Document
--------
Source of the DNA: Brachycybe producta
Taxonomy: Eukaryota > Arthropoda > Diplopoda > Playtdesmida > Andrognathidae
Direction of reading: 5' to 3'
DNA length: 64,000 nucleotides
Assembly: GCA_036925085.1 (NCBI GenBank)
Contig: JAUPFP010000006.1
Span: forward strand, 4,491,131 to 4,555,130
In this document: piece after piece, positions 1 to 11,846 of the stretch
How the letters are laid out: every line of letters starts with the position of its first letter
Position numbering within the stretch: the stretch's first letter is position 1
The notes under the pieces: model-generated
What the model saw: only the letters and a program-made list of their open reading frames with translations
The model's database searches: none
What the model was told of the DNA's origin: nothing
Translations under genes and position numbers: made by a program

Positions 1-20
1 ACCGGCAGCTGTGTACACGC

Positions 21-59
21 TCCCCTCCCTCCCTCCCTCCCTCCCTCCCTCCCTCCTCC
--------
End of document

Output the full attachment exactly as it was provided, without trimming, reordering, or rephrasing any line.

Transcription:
Source of the DNA: Brachycybe producta
Taxonomy: Eukaryota > Arthropoda > Diplopoda > Playtdesmida > Andrognathidae
Direction of reading: 5' to 3'
DNA length: 64,000 nucleotides
Assembly: GCA_036925085.1 (NCBI GenBank)
Contig: JAUPFP010000006.1
Span: forward strand, 4,491,131 to 4,555,130
In this document: piece after piece, positions 1 to 11,846 of the stretch
How the letters are laid out: every line of letters starts with the position of its first letter
Position numbering within the stretch: the stretch's first letter is position 1
The notes under the pieces: model-generated
What the model saw: only the letters and a program-made list of their open reading frames with translations
The model's database searches: none
What the model was told of the DNA's origin: nothing
Translations under genes and position numbers: made by a program

Positions 1-20
1 ACCGGCAGCTGTGTACACGC

Positions 21-59
21 TCCCCTCCCTCCCTCCCTCCCTCCCTCCCTCCCTCCTCC